FeaturedNationalVOLUME 19 ISSUE # 33

A budget without a sense of direction

Amid a cacophony of voices and heated debate, the National Assembly passed the budget for the next fiscal year with some amendments. The budget, introduced by the finance minister, was strongly criticized by members of the opposition, who described the document as anti-people, anti-industry, and anti-agriculture.

Opposition lawmakers belonging to the PTI charged that it was now an open secret that the budget was dictated by the IMF. They said a government which had come to power through electoral fraud had no right to add to the miseries of the people. Leader of the Opposition Omar Ayub Khan denounced the budget as “economic terrorism against the people”. According to him, inflation will increase and there would be no economic growth with this budget and electricity prices would go up to Rs100 per unit.

Responding to the criticism, the finance minister pointed out that tax exemptions on medical surgery equipment, educational materials, cardiology stents, and items for the erstwhile Fata and Pata would continue to provide relief to the people. He also claimed that the economy had achieved macroeconomic stability, adding, “We will lead the country towards sustainable economic growth by continued stability.”

But the ground realities tell a different story. Inflation is an all-time high and poverty is rising. There is a consensus of opinion among economic experts that it is a tax-heavy budget that will make the life of average Pakistanis even harder and further deepen the trust deficit between the ruled and the rulers. This is so because the government, instead of cutting its own expenditure, has imposed an array of additional taxes that will directly hit low and middle income households. The additional taxes of Rs1.7tr are designed to meet its ambitious tax revenue target of Rs13tr, up by over 40pc from the outgoing fiscal year, to finance its growing expenditure and secure a new, larger bailout deal from the IMF.

All economic experts agree that the government will not be able to achieve its tax collection target. The irony is that the budget has increased direct tax collection by 48pc without actually expanding the existing narrow tax base. Worse, the budget lets off the hook those not in the tax net by preserving the so-called category of non-filers, a term used by Ishaq Dar to keep various categories of tax evaders, including traders, realtors, property developers, etc, out of the income tax net. Experts also believe the estimates of a 35pc hike in indirect taxes next year are exaggerated, given the current economic slowdown and reduced purchasing power of the majority.

The finance minister has repeatedly said that the present budget aims to reduce the budget deficit and raise the tax-to-GDP ratio from the existing 9.5pc to 13pc in the next three years. But the measures introduced are just the opposite of what the government spokesmen have been claiming. The budget is also defective so far as structural reforms are concerned. An example is its failure to introduce any measures to reduce its own wasteful expenditure, curtail the lavish privileges of ministers and officials and bring retail, agriculture and real estate into the tax net.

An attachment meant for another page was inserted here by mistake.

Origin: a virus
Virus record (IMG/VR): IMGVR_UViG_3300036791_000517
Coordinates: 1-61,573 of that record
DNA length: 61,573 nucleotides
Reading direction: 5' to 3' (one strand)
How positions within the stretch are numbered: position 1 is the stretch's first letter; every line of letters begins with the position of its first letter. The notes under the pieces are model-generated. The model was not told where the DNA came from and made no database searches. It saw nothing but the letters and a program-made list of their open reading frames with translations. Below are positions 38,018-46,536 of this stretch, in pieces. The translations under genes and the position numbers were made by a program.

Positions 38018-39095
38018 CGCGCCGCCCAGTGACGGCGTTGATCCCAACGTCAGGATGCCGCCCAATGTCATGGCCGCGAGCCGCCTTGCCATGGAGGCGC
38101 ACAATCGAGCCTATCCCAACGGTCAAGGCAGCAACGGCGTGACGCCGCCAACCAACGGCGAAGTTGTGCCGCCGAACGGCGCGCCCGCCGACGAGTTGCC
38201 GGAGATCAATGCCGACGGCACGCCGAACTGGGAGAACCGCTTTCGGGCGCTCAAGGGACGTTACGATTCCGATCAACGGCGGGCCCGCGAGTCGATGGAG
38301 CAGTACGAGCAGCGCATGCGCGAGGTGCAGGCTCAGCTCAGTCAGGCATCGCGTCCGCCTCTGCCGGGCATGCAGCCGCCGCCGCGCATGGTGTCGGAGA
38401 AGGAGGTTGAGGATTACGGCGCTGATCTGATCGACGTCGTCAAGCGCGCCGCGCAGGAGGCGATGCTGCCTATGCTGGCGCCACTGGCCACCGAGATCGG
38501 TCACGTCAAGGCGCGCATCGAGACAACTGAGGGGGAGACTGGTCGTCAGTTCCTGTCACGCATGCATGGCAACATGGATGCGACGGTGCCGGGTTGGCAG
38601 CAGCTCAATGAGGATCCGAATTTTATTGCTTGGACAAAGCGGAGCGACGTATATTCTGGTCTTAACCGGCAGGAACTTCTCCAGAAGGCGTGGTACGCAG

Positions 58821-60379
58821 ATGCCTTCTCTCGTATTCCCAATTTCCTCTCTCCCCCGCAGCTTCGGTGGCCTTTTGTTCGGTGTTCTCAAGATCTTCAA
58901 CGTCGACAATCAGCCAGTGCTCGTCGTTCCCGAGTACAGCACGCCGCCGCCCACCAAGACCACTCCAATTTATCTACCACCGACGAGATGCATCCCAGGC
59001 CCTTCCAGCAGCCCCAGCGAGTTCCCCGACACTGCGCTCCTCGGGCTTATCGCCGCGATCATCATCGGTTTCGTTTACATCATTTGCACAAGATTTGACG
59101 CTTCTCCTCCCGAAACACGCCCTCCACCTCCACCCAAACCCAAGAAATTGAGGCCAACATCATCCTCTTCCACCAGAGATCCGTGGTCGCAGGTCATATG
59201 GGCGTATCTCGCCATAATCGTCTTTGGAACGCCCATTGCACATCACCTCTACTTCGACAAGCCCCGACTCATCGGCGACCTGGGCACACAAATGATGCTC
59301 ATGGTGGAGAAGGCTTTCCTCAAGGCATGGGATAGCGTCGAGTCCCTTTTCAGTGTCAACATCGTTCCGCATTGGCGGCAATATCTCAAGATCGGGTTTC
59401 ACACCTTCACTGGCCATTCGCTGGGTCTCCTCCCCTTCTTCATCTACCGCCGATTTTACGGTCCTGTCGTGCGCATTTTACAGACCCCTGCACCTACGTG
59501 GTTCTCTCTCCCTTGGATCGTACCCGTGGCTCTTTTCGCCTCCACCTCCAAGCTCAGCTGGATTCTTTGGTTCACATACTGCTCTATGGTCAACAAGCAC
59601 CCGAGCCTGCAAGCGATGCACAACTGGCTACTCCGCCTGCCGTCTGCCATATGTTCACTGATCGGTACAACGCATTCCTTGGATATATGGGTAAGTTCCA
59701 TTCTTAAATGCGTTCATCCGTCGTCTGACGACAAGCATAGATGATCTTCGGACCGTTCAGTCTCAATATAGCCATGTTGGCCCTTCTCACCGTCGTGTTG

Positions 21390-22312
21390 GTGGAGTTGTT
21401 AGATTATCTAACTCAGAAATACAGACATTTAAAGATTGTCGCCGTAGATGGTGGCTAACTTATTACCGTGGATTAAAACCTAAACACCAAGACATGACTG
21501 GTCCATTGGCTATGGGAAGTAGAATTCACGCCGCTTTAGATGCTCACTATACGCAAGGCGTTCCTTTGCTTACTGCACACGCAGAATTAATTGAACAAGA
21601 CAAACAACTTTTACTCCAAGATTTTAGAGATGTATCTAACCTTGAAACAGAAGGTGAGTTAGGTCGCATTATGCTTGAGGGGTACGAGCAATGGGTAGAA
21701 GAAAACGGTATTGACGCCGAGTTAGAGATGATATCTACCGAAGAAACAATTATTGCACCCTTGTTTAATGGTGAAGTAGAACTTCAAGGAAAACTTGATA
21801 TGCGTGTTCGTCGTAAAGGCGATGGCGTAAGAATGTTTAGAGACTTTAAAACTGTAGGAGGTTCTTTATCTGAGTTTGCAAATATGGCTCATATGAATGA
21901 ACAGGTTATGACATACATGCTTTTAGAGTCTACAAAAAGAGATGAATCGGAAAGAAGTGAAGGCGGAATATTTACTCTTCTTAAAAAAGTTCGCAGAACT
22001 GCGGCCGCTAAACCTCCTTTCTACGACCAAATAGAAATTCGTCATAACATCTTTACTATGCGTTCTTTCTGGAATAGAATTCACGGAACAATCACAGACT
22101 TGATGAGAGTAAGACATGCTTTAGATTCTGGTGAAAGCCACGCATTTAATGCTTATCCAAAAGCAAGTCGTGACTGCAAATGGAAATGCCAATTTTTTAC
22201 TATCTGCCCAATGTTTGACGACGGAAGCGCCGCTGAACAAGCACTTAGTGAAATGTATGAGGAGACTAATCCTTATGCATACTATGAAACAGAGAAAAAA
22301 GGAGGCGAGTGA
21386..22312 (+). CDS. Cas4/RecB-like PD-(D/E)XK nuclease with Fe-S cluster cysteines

As things stand, the government currently faces two major challenges: increasing revenue and reducing expenses. Raising revenue is important because 94 per cent of the Federal Board of Revenue (FBR) income is allocated for debt servicing. This means the government must borrow funds for current and development expenditures, including the defence budget.

According to well-known economist Dr Ashfaq H. Khan the IMF provided this budget to the Ministry of Finance with the condition that it must be included if Pakistan wants to enter a new loan programme. Dr Khan has expressed the view that the budget’s primary goal is to create social upheaval and industrial shutdowns, arguing that none of the budgetary targets are realistic in the current economic environment. He has predicted additional slippages in deficits, leading to more borrowing and debt accumulation. Dr Khan has highlighted that this approach conceals the FBR’s failure to manage or develop alternative tax plans to help the most disadvantaged.

According to another observer of the economic scene, a major issue with the 2024-25 budget is lack of a clear direction. The budget reflects no long-term visionary approach and, instead, relies on tax enhancement strategies that have failed in the past. According to Laffer curve theory, increasing tax rates beyond a certain point can hinder revenue generation. Sectoral analysis shows that high taxation has led to a decline in revenue collection from these sectors. Increasing tax rates for those already in the tax net while failing to include those who should be taxed is unsustainable.

All in all, Pakistan’s new budget which relies heavily on indirect taxes will exacerbate economic inequality, leading to social unrest. By burdening the middle classes with maximum taxes and levies, without cutting its own expenditure, the government is further widening the gulf between itself and the people.